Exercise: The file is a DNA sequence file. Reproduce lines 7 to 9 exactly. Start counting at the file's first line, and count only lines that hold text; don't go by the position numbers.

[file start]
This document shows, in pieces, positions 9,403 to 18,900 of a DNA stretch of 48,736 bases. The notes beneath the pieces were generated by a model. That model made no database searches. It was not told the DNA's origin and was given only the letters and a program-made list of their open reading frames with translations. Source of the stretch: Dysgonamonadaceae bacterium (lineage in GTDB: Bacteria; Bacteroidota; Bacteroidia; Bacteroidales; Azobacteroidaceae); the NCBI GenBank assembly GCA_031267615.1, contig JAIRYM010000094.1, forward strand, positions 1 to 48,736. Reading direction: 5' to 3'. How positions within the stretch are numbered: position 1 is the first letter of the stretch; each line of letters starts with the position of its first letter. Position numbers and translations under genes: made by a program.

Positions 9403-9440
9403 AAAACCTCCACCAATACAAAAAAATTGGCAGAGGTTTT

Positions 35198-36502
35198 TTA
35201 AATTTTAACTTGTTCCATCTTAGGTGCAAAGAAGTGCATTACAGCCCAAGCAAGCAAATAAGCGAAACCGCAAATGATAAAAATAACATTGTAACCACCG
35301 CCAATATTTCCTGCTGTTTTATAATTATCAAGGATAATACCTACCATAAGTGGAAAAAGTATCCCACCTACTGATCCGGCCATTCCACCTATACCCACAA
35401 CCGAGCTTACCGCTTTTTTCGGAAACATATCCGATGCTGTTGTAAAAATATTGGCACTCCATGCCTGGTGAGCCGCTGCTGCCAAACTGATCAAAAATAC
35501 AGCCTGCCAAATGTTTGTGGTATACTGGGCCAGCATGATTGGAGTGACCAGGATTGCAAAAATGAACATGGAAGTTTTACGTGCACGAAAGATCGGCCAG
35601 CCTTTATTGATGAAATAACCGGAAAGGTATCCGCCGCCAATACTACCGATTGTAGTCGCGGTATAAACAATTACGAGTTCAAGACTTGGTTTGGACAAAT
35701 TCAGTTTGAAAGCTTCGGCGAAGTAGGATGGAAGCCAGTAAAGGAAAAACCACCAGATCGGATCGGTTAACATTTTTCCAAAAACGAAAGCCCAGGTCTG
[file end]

35301 CCAATATTTCCTGCTGTTTTATAATTATCAAGGATAATACCTACCATAAGTGGAAAAAGTATCCCACCTACTGATCCGGCCATTCCACCTATACCCACAA
35401 CCGAGCTTACCGCTTTTTTCGGAAACATATCCGATGCTGTTGTAAAAATATTGGCACTCCATGCCTGGTGAGCCGCTGCTGCCAAACTGATCAAAAATAC
35501 AGCCTGCCAAATGTTTGTGGTATACTGGGCCAGCATGATTGGAGTGACCAGGATTGCAAAAATGAACATGGAAGTTTTACGTGCACGAAAGATCGGCCAG